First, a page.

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22 February, 2011

Web of Science

Inspired by work on Facebook 'friendship' mapping, Olivier H. Beauchesne has derived a fascinating map of collaborations between scientific researchers.

Leading scientific journal aggregators such as Elsevierís 'Scopus' and Thomson Reuterís 'Web of Science' obviously provide a clear record of which researchers have been joint-authors of papers, and their locations. Plotting those location-pairs generates an intriguing map.

Remember it's 'merely' a data visualisation, intended to spark discussion, perhaps inspire someone to do something really rigorous with such information, and simply to look good. It's not, itself, a presentation of definitive data; the author was plainly startled by the suggestion that some might consider it a 'roadmap' for science/technology policy development.
Possibly the biggest 'flaw' is that the dataset, though drawn from a wide array of key international journals, doesn't include all journals; I don't think one critic's complaint that only papers published by Elsevier are shown is entirely accurate (Scopus is indeed owned by Elsevier, but claims to cover 18,000 titles from more than 5,000 publishers), and whether that's why the Netherlands appears to be such a major hub, but it's worth bearing in mind.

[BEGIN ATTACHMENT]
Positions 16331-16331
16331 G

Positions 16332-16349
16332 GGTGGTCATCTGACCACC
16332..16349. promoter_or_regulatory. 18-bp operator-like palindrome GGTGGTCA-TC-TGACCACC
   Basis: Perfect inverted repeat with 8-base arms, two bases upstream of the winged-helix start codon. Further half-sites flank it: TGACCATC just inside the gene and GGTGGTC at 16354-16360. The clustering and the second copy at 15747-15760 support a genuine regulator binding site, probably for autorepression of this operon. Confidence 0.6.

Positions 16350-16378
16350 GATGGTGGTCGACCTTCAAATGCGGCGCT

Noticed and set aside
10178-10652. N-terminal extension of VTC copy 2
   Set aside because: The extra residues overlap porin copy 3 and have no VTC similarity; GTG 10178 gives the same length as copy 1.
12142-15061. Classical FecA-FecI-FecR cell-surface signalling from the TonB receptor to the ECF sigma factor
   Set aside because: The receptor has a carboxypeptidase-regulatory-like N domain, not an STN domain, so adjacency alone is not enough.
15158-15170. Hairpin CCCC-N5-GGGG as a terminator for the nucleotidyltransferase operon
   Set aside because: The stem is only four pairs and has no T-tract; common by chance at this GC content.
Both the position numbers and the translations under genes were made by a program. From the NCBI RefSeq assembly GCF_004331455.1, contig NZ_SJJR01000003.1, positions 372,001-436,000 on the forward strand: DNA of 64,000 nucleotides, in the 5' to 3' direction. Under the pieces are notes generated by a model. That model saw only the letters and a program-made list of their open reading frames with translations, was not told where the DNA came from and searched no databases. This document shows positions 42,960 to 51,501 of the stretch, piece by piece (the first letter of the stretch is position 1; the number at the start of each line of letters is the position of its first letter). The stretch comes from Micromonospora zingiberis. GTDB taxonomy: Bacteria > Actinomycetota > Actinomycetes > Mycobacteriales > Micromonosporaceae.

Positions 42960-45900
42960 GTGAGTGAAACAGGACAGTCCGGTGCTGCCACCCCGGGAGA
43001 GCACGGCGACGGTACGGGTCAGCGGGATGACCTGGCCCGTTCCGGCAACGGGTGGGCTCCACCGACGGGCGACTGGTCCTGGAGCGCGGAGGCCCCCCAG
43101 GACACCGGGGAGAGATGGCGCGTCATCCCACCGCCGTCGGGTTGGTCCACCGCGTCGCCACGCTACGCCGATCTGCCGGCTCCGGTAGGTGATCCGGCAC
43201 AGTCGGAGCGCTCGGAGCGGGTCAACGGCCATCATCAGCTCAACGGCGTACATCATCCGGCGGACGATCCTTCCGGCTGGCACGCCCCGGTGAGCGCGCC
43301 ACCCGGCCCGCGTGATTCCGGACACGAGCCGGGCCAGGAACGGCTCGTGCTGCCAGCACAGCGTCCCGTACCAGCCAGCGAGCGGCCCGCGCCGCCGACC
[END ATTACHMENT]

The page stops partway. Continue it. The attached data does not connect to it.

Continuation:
Non-English journals may be under-represented, and almost certainly those published in, say, Chinese or Cyrillic character sets.

Also remember it's a map of collaboration on published papers, not a map of research intensity in individual locations – single-authored papers or collaborations between colleagues in the same institutions aren't shown. This may help explain the relative invisibility of Australia – does the geographical isolation of those researchers from Europe and North America affect their opportunities to collaborate?

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